Vision for space exploration
The Trump administration is seriously considering a major new initiative to privatize much of the space sector, promote a return to the moon by 2020, and aim for Mars and other Solar System targets soon thereafter. This, according to Politico.com’s Bryan Bender, citing Trump administration internal documents obtained by Politico.
The central aim of the administration’s new policy under consideration will be the “large-scale economic development of space, ” and it will entail such revolutionary moves as fully privatizing lower-earth orbit, allowing for the mass deployment of private space stations, and freeing up NASA to return to cutting-edge research in new realms like manned exploration of interplanetary space.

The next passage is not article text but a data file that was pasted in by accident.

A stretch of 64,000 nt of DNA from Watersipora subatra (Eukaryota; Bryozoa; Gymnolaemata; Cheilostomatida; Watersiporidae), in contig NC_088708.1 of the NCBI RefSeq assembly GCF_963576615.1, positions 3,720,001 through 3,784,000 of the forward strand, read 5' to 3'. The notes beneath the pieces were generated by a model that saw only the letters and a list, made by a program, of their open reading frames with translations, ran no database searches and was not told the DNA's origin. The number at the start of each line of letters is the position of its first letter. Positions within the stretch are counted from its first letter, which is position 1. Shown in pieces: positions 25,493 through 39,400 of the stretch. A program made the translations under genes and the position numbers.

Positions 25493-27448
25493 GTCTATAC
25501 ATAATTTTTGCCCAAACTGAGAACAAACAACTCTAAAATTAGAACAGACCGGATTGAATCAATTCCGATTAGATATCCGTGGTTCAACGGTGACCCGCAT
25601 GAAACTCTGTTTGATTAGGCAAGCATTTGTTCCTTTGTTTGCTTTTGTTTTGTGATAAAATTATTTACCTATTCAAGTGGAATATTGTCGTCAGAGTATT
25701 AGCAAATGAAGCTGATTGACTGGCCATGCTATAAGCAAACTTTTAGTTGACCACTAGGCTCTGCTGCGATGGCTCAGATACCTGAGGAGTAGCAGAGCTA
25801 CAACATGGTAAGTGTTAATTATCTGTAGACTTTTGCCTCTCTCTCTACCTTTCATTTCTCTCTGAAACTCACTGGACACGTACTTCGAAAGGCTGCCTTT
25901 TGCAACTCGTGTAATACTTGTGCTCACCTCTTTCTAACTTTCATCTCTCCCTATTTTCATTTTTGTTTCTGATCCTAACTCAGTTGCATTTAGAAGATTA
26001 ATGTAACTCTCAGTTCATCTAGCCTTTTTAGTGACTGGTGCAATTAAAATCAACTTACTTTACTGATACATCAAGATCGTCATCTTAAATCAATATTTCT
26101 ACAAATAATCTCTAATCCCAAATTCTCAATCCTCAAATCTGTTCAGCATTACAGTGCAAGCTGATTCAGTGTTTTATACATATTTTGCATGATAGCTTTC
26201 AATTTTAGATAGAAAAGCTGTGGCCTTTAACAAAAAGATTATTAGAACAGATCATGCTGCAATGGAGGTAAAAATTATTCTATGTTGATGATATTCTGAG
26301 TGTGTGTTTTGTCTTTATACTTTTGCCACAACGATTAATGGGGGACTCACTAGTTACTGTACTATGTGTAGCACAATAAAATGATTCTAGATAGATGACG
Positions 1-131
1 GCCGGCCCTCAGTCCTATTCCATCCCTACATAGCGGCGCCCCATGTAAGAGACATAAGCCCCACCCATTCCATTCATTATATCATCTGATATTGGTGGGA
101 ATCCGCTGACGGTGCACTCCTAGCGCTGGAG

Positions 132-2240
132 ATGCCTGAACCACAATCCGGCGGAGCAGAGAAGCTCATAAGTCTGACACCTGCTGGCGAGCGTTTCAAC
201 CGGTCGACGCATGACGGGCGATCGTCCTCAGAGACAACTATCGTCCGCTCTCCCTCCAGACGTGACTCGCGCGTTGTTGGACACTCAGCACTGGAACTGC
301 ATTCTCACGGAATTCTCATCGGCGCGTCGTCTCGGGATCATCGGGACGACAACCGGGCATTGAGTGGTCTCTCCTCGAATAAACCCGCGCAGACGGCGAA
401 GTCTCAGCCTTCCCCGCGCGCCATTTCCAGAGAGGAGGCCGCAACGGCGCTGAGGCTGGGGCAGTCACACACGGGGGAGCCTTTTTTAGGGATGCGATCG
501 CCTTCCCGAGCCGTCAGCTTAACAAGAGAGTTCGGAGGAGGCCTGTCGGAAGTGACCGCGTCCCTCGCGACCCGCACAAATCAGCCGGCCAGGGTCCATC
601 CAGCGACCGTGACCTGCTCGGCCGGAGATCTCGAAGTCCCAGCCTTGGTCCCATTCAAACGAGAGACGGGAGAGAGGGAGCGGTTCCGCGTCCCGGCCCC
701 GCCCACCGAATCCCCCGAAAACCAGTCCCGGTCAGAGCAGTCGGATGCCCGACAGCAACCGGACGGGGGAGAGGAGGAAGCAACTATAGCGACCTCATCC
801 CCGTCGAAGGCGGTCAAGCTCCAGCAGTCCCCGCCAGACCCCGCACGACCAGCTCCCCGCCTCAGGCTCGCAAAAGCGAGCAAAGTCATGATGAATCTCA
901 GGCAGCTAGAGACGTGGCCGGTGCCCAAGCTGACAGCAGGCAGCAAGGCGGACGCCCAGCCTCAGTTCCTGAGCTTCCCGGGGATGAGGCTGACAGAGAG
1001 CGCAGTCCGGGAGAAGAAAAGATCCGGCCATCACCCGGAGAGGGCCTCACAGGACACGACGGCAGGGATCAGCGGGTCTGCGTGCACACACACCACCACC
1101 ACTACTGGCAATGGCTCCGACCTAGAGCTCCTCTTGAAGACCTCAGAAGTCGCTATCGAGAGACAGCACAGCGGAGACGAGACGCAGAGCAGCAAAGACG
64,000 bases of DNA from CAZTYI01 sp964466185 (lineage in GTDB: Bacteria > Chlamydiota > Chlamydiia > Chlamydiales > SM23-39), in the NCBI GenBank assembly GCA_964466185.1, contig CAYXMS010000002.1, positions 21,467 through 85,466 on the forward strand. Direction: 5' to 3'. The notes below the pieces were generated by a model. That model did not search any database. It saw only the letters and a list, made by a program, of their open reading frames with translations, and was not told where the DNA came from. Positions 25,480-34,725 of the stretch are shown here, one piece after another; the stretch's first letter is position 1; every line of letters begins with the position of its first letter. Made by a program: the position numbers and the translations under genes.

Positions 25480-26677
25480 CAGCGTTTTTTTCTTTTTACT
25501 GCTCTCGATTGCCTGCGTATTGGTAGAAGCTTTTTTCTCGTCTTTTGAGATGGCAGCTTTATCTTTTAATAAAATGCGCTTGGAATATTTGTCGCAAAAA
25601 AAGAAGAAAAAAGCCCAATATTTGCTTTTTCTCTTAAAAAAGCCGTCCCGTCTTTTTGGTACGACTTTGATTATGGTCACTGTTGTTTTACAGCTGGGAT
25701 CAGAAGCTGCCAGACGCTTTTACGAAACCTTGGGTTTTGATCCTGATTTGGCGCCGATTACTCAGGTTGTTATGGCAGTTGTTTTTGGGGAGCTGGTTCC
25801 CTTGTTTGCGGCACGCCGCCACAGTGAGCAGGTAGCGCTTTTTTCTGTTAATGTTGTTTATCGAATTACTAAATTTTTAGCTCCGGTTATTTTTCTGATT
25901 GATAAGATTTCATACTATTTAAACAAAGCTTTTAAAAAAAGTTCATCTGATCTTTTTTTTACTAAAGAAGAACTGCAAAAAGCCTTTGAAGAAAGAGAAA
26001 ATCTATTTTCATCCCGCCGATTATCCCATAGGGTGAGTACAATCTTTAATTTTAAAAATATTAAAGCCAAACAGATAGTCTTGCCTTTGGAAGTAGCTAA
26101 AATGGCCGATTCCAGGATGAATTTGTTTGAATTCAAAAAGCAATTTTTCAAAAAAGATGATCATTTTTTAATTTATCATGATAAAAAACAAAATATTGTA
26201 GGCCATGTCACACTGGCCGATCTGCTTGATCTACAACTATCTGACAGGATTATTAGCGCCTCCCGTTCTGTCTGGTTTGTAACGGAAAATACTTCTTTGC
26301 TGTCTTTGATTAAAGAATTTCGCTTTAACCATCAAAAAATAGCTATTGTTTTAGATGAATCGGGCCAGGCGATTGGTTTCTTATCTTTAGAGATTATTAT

As with all else that President Trump has tried to do, however, this new initiative is already meeting institutional resistance, particularly among the proponents of what Trump administration insiders are terming “Old Space": mammoth corporations such as Boeing and Lockheed-Martin that have always enjoyed preferential access to space-related R&D grants and government contracts. Against them are arrayed the force of “New Space": hungry young tech entrepreneurs such as Jeff Bezos and Elon Musk, whose respective space companies, Blue Origin and SpaceX, have made stunning advances in space technology, including the coveted ability to fly craft into space and return them — or stages of them — back to Earth for reuse, a technology NASA never managed to develop. The “Old Space” concerns and their Capitol Hill supporters — congressmen such as Senators Richard Shelby (R-Ala.) and Dick Durbin (D-Ill.), who bitterly opposed the entry of upstart SpaceX into the exclusive club of space corporations allowed to do business with NASA — are likely to resist change of this sort, since it may entail the loss of jobs among Old Space mega-employers in their home states.